[Advaita-l] shabdabrahman

Jaldhar H. Vyas jaldhar at braincells.com
Mon Nov 3 01:57:14 CST 2008

On Sun, 2 Nov 2008, Srikrishna Ghadiyaram wrote:

> Hello,
> The following quotation is from 'Auspicious Wisdom' by Douglas Renfrew 
> Brooks; page 44:
> "The author of the Prapacasara Tantra is not likely the "original 
> Shankara," for a host of reasons including his acceptance of 
> shabdabrahman, a position which Shankara the Brahmasutrabhashya author 
> rejects."
> Would the members please elucidate the position of Shankara on 
> shabdabrahman based on Brahmasutra. Apart from shabdabrahman what other 
> brahmans (?) are rejeted by Shankara.

>From the very beginning, the heirs of the rshis placed a lot of emphasis 
on the mystical nature of sound.  For example both the Mundakopanishad and 
the Gita speak of Omkara as brahman.  Among the Vaiyyakaranas or 
grammarians, speculation on these lines led to what some term 
Shabdadvaita.  The roots of this are hinted at in Patanjalis' mahabhashya. 
Bhartrahari developed the idea more systematically in vakpadiya and 
Mandana Mishra wrote sphotasiddhi which went further.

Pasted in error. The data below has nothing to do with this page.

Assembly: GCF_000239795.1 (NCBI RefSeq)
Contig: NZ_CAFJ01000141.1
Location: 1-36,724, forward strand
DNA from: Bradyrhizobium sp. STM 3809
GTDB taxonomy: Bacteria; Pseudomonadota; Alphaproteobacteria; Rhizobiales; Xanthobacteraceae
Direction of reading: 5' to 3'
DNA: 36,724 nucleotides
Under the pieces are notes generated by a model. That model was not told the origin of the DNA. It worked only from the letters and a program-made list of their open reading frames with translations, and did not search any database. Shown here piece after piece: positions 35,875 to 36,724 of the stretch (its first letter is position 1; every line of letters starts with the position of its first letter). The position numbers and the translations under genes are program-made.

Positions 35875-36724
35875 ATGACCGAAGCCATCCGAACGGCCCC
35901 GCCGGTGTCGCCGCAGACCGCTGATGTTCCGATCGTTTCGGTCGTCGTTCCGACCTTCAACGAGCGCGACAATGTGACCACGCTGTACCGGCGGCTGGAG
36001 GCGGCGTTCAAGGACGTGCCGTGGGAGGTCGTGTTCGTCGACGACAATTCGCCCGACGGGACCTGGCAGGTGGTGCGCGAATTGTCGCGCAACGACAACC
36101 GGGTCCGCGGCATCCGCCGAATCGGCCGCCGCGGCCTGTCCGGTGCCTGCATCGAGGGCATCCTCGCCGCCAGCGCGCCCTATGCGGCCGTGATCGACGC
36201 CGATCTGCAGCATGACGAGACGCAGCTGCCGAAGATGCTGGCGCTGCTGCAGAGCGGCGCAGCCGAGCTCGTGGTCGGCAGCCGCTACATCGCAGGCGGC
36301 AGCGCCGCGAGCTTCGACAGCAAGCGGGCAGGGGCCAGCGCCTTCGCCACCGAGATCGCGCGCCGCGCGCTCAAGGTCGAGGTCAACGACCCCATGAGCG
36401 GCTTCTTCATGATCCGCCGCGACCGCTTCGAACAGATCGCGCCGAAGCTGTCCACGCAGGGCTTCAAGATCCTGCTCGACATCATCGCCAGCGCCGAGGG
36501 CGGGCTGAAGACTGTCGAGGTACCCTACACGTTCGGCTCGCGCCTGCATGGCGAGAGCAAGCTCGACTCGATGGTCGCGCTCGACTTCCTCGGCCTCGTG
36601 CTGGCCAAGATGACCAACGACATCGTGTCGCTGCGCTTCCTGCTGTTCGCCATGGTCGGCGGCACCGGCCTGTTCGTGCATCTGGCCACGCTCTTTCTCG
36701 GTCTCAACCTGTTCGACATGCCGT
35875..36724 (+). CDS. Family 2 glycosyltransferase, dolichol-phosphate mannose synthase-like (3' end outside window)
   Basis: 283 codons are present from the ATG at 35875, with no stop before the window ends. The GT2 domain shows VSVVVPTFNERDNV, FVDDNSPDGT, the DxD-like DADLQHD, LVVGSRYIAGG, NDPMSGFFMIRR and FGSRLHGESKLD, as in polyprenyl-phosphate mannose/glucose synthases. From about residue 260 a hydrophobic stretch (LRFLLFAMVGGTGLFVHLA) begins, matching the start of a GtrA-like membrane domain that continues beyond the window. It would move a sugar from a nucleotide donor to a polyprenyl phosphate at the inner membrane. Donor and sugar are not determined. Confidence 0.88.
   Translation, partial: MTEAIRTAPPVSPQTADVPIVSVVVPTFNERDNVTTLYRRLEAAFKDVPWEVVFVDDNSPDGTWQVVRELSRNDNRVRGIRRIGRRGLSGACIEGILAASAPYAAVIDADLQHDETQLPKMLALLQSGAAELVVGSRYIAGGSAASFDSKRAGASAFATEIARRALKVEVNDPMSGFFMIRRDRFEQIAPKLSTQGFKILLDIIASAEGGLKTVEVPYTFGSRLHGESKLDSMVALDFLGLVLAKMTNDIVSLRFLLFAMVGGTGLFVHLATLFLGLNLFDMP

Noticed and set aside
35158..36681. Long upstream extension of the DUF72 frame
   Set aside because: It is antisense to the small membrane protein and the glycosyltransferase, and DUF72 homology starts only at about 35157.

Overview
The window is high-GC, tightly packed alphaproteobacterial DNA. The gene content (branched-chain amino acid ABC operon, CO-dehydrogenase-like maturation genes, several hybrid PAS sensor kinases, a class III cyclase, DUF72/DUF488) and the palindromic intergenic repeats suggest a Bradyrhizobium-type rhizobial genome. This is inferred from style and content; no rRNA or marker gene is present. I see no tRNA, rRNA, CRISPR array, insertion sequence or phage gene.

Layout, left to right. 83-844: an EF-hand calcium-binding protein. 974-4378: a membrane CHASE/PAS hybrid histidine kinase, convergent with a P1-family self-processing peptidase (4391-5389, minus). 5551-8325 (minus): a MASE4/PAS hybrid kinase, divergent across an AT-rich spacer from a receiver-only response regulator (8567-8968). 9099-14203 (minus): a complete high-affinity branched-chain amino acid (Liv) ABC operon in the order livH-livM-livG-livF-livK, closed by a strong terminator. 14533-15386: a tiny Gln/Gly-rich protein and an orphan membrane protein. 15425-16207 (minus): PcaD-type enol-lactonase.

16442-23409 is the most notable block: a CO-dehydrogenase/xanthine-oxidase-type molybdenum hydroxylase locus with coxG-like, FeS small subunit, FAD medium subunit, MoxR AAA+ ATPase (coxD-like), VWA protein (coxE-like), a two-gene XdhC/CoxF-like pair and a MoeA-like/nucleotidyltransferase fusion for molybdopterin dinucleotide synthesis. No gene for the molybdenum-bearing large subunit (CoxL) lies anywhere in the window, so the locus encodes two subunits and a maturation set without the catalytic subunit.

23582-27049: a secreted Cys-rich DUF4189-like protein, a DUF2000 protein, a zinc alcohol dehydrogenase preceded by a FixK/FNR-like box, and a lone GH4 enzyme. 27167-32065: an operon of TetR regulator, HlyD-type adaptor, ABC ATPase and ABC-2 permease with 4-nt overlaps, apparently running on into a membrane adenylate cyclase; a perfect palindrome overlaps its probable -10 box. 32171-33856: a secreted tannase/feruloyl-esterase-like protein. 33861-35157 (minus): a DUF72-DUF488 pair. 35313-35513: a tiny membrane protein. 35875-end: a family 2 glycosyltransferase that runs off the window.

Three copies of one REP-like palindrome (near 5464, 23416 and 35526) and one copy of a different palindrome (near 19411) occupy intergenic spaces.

The main feature of this darshana was sphotavada, the idea that meaning 
occurs in a "burst" of comprehension upon hearing a sentence rather than 
word-by-word. Shabdabrahman is the most subtle form of sphota.

In later times Kaunda Bhatta (vaiyyakaranabhushanasara) and Nagesh Bhatta 
(vaiyakkaranalaghumanjusha) were proponents of this theory and their works 
are still studied by pandits today.

I'm not sure Shankaracharya criticised shabdabrahman per se. (It does have 
a vedic basis after all.)  Sphotavada itself is out and later Advaitins 
have criticised it but I don't recall reading about it in the 

Jaldhar H. Vyas <jaldhar at braincells.com>

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